Farewell to Dolphins Arena, a Stage for Upsets and Historic Victories

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Nagoya's Grand Sumo Tournament

Nagoya's annual grand sumo tournament is upon us, and this year's event, starting July 14th, holds a special significance. It marks the final tournament held at the Aichi Prefectural Gym, known as Dolphins Arena, which has been the tournament's home since 1965. This signals the end of an era, as next year, the tournament will move to the newly constructed IG Arena nearby.

The Nagoya tournament has been a part of the grand sumo series since 1958. Back then, it was held at Kanayama Gym, a venue without air conditioning, earning it the nickname "South Seas Tournament." Blocks of ice were used in an attempt to combat the sweltering heat.

Nagoya in July is notoriously humid. The rainy season often lingers into the first half of the tournament, bringing heavy evening showers and further increasing the humidity. Maintaining peak physical condition under these circumstances is undeniably challenging.

While the scientific evidence on the climate's impact on performance is inconclusive, the tournament has historically seen a surprising number of champions emerge from the maegashira ranks. In the 65 years that Nagoya has hosted the tournament (excluding the 2020 relocation to Tokyo due to the pandemic), six maegashira-ranked wrestlers have claimed the Emperor's Cup, the highest number among all six annual tournaments.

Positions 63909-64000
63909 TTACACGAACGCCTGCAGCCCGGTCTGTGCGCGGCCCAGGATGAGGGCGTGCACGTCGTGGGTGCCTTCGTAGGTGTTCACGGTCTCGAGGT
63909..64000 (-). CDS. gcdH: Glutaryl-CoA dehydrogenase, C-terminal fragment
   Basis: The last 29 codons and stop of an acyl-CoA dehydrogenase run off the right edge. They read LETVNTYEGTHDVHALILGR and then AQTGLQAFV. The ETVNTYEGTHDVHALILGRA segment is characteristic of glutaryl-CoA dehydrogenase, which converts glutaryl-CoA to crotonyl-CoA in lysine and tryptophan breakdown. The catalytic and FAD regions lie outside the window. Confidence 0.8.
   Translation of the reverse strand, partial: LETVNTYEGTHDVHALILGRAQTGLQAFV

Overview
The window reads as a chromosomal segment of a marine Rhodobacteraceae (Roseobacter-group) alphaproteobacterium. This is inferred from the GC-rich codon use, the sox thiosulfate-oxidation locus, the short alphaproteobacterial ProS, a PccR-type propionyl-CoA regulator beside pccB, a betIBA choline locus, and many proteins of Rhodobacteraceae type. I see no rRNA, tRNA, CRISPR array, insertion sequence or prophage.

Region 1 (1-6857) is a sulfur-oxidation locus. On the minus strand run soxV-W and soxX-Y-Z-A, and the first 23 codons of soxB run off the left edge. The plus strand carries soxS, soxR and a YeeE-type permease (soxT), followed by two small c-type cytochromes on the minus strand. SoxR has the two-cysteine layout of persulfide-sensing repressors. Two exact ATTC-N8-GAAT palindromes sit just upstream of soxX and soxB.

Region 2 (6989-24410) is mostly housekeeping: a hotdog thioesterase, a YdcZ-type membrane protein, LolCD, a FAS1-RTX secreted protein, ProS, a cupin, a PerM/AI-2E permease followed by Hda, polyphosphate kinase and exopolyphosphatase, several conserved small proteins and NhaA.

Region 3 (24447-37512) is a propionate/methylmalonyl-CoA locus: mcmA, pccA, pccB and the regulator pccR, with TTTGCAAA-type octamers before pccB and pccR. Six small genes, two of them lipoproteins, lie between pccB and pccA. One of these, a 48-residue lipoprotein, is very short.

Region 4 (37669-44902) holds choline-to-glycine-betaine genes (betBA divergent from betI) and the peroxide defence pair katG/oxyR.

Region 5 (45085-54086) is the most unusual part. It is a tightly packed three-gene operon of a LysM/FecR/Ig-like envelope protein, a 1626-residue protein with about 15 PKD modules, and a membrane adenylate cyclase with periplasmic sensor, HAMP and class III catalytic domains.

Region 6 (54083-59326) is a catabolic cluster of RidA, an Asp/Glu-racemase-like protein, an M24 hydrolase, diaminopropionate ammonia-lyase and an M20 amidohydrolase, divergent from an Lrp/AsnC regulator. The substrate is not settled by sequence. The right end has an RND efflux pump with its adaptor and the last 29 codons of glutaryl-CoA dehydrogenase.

The "stormy Spring Tournament" is often referenced due to its history of unexpected outcomes, but "stormy" might be even more fitting for the Nagoya Tournament.

Many of the maegashira championships in Nagoya have been historic, perhaps none more than Hawaiian Takamiyama's first victory in 1972. This marked a turning point in sumo history, being the first win by a foreign-born wrestler.

Nagoya has also witnessed the rise of wrestlers like Kongo, Kotofuji, Mitoizumi, and Ichinojo, who, despite not being tournament favorites, emerged from the maegashira ranks and stunned fans by claiming the title.

Conversely, some wrestlers have used their success in Nagoya as a springboard for promotion to yokozuna or ozeki, surpassing more established wrestlers. Legends like Kitanoumi and Chiyonofuji received the ceremonial messenger from the Japan Sumo Association informing them of their promotion to yokozuna while in Nagoya.

This year, as the old gym hosts its final tournament, one can't help but wonder what drama awaits. The anticipation for the first day is palpable.

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Round userpic of the post author Noir Black
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May 21, 2023 | 05:09